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    ABSTRACT: To investigate the interaction between the development of peripheral locomotor muscle fatigue, muscle recruitment and performance during repeated-sprint exercise (RSE). In a single-blind, randomised and cross-over design, ten male team-sport athletes performed two RSE (fifteen 5-s cycling sprints interspersed with 25 s of rest; power self-selected) in normoxia and in acute moderate hypoxia (FIO2 0.138). Mechanical work, total electromyographic intensity (summed quadriceps electromyograms, RMSsum) and muscle (vastus lateralis) and pre-fontal cortex near-infrared spectroscopy (NIRS) parameters were calculated for every sprint. Blood lactate concentration ([Lac(-)]) was measured throughout the protocol. Peripheral quadriceps fatigue was assessed via changes in potentiated quadriceps twitch force (ΔQtw,pot) pre- versus post-exercise in response to supra-maximal magnetic femoral nerve stimulation. The central activation ratio (QCAR) was used to quantify completeness of quadriceps activation. Compared with normoxia, hypoxia reduced arterial oxygen saturation (-13.7%, P=0.001), quadriceps RMSsum (-13.7%, P=0.022), QCAR (-3.3%, P=0.041) and total mechanical work (-8.3%, P=0.019). However, the magnitude of quadriceps fatigue induced by RSE was similar in the two conditions (ΔQtw,pot: -53.5% and -55.1%, P=0.71). The lower cycling performance in hypoxia occurred despite similar metabolic (muscle NIRS parameters and blood [Lac(-)]) and functional (twitch and M-wave) muscle states. Results suggest that the central nervous system regulates quadriceps muscle recruitment and, thereby, performance to limit the development of muscle fatigue during intermittent, short sprints. This finding highlights the complex interaction between muscular perturbations and neural adjustments during sprint exercise, and further supports the presence of pacing during intermittent sprint exercise.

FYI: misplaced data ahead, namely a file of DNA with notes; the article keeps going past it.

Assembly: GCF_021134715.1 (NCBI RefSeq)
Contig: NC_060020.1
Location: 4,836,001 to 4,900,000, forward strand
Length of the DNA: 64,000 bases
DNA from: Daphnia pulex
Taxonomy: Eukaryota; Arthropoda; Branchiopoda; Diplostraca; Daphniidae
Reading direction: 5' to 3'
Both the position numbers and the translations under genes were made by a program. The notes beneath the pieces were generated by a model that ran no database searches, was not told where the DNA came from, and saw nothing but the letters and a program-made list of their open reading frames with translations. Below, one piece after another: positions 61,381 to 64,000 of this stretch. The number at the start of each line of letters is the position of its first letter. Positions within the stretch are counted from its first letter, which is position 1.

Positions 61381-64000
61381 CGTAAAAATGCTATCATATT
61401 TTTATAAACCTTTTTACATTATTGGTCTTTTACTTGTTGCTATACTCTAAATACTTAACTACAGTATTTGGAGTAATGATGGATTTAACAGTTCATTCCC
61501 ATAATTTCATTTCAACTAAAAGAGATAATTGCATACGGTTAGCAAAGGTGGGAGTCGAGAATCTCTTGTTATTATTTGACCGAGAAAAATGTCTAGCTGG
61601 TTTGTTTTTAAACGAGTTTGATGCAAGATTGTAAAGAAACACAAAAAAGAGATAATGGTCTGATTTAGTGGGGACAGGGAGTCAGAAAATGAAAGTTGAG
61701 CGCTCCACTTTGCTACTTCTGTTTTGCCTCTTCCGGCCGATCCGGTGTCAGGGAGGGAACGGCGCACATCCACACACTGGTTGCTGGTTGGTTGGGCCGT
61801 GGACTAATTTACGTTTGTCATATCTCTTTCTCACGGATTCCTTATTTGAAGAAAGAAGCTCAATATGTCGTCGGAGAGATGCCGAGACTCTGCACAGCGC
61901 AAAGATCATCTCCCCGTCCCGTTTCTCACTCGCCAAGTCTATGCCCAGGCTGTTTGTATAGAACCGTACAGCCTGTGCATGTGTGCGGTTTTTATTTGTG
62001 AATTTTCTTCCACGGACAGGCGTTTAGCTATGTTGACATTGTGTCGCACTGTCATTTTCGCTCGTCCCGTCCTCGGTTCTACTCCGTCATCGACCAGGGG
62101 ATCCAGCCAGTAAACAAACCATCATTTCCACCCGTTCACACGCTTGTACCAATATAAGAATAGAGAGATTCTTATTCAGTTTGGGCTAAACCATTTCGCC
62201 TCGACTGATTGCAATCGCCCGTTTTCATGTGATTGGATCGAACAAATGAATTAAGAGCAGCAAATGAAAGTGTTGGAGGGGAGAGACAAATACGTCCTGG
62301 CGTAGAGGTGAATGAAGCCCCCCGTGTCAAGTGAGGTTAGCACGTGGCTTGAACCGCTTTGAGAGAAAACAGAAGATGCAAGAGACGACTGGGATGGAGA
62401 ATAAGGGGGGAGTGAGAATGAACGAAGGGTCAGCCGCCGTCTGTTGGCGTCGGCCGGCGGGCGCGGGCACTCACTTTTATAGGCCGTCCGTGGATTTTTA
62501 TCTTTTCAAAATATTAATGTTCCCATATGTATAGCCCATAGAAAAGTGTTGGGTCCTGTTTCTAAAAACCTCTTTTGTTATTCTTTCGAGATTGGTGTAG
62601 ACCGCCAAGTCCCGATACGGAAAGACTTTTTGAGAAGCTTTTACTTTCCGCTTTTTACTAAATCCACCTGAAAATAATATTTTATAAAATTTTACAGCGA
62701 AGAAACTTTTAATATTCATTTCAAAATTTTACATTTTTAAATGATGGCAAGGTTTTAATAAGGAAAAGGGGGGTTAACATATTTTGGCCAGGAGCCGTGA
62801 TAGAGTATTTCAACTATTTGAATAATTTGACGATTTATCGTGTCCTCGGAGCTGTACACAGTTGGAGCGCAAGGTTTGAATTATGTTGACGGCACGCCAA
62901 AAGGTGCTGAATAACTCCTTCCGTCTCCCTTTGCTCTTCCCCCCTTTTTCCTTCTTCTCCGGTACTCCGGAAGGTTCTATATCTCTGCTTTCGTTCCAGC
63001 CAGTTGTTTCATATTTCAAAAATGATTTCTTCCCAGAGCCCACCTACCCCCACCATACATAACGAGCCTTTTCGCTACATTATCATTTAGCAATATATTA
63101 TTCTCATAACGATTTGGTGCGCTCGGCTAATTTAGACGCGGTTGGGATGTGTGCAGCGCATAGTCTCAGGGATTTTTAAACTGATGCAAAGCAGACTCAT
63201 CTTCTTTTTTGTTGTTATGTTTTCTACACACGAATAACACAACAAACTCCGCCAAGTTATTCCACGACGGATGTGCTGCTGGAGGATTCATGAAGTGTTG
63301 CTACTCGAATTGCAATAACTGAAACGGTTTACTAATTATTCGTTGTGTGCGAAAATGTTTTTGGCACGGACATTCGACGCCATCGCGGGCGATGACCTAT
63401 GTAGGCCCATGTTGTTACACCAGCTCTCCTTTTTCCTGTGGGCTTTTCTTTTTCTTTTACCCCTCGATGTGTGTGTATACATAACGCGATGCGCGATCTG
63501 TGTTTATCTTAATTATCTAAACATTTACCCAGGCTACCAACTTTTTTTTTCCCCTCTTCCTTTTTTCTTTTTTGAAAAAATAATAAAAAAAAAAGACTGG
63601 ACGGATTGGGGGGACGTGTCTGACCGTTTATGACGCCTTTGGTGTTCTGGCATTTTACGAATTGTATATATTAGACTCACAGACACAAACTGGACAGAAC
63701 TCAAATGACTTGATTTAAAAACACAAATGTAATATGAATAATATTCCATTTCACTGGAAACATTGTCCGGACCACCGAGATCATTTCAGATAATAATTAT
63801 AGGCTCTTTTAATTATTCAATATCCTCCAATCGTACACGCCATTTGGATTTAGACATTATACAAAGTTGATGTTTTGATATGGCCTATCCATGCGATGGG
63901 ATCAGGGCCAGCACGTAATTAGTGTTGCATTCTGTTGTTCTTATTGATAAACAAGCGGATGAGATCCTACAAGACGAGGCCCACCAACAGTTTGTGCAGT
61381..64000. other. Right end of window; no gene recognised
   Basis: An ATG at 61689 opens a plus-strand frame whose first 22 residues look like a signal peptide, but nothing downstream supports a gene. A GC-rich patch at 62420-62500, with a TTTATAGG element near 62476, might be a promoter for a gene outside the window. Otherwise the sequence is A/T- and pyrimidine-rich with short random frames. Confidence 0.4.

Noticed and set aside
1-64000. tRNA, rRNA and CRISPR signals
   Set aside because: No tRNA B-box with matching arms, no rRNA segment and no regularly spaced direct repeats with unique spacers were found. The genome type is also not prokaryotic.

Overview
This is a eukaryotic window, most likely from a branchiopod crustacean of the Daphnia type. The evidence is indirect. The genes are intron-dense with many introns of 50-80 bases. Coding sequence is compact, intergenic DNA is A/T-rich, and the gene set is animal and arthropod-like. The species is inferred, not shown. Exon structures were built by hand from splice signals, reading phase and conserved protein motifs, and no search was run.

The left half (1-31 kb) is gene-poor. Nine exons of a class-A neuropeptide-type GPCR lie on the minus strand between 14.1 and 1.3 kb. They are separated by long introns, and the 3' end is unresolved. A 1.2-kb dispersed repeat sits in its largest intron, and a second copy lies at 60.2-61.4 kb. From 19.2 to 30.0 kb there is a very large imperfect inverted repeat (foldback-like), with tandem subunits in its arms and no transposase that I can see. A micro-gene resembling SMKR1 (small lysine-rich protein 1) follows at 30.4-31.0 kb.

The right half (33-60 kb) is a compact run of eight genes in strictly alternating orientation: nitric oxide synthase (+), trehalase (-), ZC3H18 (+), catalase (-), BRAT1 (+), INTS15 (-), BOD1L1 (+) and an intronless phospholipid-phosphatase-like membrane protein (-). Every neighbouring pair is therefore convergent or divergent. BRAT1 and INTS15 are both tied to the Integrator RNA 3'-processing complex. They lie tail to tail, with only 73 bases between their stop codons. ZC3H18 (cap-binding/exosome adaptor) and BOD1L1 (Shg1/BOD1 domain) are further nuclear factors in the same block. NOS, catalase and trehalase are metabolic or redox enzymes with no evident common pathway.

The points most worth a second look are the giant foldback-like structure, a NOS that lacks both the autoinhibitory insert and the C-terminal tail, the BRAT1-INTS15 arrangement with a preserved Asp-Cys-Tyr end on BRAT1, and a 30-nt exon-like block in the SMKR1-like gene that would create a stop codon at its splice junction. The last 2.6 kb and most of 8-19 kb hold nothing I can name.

Full-text · Article · Dec 2013 · PLoS ONE
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    • "However, it is well-known that the greater the initial force exerted by a muscle during a given task, the more the muscle will fatigue (Enoka and Stuart 1992; Hunter 2009). Thus, it is not surprising to observe that the higher the initial-sprint performance , the larger the performance decrement in subsequent sprint repetitions (Bishop et al. 2003b; Bishop and Spencer 2004; Gaitanos et al. 1993; Mendez-Villanueva et al. 2007, 2008). This is supported by our observation (Fig. 2 "
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    ABSTRACT: To investigate whether the larger reduction in mechanical work observed during repeated-sprint exercise (RSE) in men versus women represents a true, physiological sex dimorphism or is the consequence of the higher initial mechanical work performed by men. Male and female team-sport athletes (n = 35) performed 20, 5-s cycle sprints interspersed with 25 s of rest. Mechanical work and surface electromyograms (EMG) of four muscles were recorded in every sprint. Mechanical work achieved in one sprint (20.7%, P = 0.0006), total work accumulated over the 20 sprints (21.1%, P = 0.009) and percent work decrement (32.2%, P = 0.008) were larger in men than in women. When both sexes were plotted together, there was a positive relationship between the initial-sprint work and the work decrement across sprint repetitions (r = 0.89, P = 0.002). The RSE induced larger (P = 0.009) absolute EMG amplitude changes in men (-155.2 ± 60.3 mVs) than in women (-102.5 ± 45.1 mVs). Interestingly, in a subset of men and women (n = 7 per group) matched for initial-sprint work, the sex difference in percent work decrement (men: -29.5 ± 1.5%; women: -27.2 ± 3.2%; P = 0.72) and EMG changes (men: -17.7 ± 6.9% vs. women: -15.3 ± 7.1%; P = 0.69) no longer persisted. Results show that the proposed greater fatigue in men is likely to be a consequence of their greater absolute initial-sprint performance, rather than a sex difference in fatigue resistance per se. We conclude that, on the basis of the absolute mechanical work completed, women are not more fatigue resistant than men and use comparable muscle recruitment strategies to perform RSE.
    Full-text · Article · Aug 2011 · Arbeitsphysiologie